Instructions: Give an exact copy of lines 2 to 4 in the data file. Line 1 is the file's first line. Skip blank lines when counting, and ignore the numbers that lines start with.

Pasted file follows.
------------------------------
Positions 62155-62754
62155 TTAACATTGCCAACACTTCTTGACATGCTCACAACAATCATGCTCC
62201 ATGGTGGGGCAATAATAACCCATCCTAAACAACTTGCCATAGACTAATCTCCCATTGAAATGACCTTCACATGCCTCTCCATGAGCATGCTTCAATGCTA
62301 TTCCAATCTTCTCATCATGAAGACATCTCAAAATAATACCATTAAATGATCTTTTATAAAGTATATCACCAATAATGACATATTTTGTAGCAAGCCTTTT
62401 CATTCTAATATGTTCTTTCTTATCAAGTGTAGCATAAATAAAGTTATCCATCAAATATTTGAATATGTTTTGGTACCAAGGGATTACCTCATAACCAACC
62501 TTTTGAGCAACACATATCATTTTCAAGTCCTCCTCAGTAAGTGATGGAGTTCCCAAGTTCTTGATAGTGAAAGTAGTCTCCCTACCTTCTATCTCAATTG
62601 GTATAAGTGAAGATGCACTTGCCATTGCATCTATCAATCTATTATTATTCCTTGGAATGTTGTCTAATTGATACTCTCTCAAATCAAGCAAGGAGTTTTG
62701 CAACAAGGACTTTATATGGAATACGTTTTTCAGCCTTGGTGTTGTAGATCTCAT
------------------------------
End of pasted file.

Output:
62155 TTAACATTGCCAACACTTCTTGACATGCTCACAACAATCATGCTCC
62201 ATGGTGGGGCAATAATAACCCATCCTAAACAACTTGCCATAGACTAATCTCCCATTGAAATGACCTTCACATGCCTCTCCATGAGCATGCTTCAATGCTA
62301 TTCCAATCTTCTCATCATGAAGACATCTCAAAATAATACCATTAAATGATCTTTTATAAAGTATATCACCAATAATGACATATTTTGTAGCAAGCCTTTT